NEDERLAND — Timmy Duggan had so many visions for this new cycling season. Crumpled on a steaming South Australian street 9,000 miles from home on Jan. 23 with a broken tibia and collarbone was not one of them.
Not that it was a scary time, but the pain from crashing his knee into a curb at 45 mph in the Tour Down Under was the least of his worries.
"It didn't even hurt that bad," Duggan said Wednesday from his new home here. "I feel like when I've stubbed my toe or something stupid like that I've hurt way more. What hurt more was as I was laying there 30 seconds after I crashed, the most pain was just the realization that 'Oh, man, I think I'm hurt. Oh, man, all the months of work are gone, that the next months of racing and my goals are gone.' "
Initial reports indicated the U.S. road race champion would have an extended stay in an Australian hospital and might miss several months as he recuperated. Duggan, who returned to Colorado on Monday, said he expects to race next in the Tour of California on May 12-19. The 2001 Fairview High School graduate limped around Wednesday in a full leg brace and shook hands with his left hand. His goals, shockingly, remain intact.
He said he expects to get back on his bike in six weeks, ride with no restrictions in eight or nine weeks and race in 12 weeks.
"It's a broken bone, and broken bones are fairly standard," Duggan said. "So, I'm lucky for that."
The problem is the timing. Duggan joined the Danish-based Team Saxo-Tinkoff after two years as a domestique with Italy's Team Liquigas Cannondale. Under team director Bjarne Riis, Saxo-Tinkoff is an equal-opportunity employer. Even boasting five-time Grand Tour winner Alberto Contador, every Saxo-Tinkoff rider has a chance to win stages.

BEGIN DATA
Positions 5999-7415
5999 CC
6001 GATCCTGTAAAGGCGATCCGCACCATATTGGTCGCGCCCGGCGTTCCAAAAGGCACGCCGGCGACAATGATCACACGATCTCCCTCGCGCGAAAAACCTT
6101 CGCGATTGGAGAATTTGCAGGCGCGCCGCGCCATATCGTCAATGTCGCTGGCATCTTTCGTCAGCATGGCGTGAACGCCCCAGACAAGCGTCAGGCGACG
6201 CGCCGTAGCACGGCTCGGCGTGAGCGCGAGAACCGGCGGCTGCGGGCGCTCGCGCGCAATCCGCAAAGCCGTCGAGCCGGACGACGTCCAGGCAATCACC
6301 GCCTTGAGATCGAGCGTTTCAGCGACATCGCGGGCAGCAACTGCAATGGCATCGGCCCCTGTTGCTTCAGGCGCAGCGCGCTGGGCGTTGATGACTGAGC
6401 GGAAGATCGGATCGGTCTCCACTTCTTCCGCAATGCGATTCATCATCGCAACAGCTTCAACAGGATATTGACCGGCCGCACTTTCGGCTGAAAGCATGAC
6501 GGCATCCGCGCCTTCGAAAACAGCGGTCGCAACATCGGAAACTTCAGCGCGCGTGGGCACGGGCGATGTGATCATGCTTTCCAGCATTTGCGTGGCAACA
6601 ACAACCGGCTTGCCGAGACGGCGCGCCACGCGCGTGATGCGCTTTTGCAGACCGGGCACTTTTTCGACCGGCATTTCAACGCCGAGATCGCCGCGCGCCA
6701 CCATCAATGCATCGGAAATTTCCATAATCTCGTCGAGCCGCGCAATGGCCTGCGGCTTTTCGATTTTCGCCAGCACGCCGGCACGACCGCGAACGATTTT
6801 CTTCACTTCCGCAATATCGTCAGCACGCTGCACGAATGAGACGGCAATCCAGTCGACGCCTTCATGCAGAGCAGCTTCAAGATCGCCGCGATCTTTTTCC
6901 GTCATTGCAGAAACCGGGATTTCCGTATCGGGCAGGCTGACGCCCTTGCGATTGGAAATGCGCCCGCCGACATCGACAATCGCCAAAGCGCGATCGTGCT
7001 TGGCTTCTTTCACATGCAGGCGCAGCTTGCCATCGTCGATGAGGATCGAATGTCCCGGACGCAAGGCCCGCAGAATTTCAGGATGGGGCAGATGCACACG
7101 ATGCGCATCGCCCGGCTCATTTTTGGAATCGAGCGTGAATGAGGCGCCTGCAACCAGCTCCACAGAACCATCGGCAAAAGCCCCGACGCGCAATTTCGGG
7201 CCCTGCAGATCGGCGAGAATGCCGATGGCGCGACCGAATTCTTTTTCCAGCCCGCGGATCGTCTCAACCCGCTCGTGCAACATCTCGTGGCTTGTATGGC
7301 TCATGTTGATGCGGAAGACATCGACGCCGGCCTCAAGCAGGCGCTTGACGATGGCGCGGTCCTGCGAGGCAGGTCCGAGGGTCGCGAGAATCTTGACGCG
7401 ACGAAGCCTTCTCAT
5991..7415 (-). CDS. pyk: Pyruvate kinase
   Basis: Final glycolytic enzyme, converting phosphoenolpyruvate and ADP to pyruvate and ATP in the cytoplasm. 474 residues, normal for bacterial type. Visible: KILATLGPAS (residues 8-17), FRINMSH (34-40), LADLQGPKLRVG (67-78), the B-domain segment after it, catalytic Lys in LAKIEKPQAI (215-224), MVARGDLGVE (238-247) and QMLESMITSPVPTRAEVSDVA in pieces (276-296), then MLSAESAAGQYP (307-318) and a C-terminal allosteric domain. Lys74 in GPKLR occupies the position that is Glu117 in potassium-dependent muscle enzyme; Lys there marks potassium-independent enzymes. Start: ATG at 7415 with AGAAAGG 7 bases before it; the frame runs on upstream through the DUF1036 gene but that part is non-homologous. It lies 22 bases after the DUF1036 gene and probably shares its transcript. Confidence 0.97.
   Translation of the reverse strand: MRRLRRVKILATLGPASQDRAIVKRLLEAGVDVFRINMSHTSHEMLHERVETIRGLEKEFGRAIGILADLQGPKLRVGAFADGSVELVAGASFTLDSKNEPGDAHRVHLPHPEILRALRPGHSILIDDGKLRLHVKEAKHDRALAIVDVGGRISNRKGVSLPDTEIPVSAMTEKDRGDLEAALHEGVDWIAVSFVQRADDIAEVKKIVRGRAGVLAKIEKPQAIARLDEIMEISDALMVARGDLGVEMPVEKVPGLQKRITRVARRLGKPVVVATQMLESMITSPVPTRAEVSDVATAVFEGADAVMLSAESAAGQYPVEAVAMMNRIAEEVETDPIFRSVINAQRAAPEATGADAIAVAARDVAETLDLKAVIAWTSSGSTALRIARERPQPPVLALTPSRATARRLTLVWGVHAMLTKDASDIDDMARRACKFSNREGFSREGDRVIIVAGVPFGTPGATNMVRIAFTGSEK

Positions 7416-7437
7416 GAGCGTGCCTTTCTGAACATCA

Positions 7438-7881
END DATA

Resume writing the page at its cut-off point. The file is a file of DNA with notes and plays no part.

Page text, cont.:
Then, in the first race in his new uniform, Duggan winds up in a hospital.
"It's certainly not the debut I wanted," he said. "I was fit and motivated and ready to go. I blew out the cobwebs the first couple days of racing there and learning how my new team operated and how we communicated. I started feeling really comfortable and let her rip on that stage I crashed on."
The crash came on Stage 3, which started in Unley and finished with six 12-mile laps through the town of Stirling.
"I was going high speed through a roundabout, 45 mph or something," Duggan said. "I don't even know. I was just going through the roundabout like I had the last four times. It wasn't a new section or anything.
"I just dumped it in the corner. I don't know if someone pushed me or if it was pilot error. I just know I went from on the bike to sliding on the ground in a split second."
Add the broken tibia to Duggan's long injury history that includes a brain hematoma, three broken bones in his left arm, a broken shoulder and a broken elbow. The collarbone?
Duggan can't remember how many times he has broken it.
"I'm not afraid," Duggan said. "I'm certainly more calculated with my risks. At this point in time, I wasn't pushing it or taking a risk. That's how a lot of crashes happen in cycling, in the ho-hum moment of a race when you're not expecting it."
That's only one reason he's not changing his style.
"I like to go fast," he said. "That's one thing I notice after being injured and you can't do anything. What do you miss? I hate riding the (stationary) trainer. I don't miss the exercise or the endorphins.
"But I do miss going fast."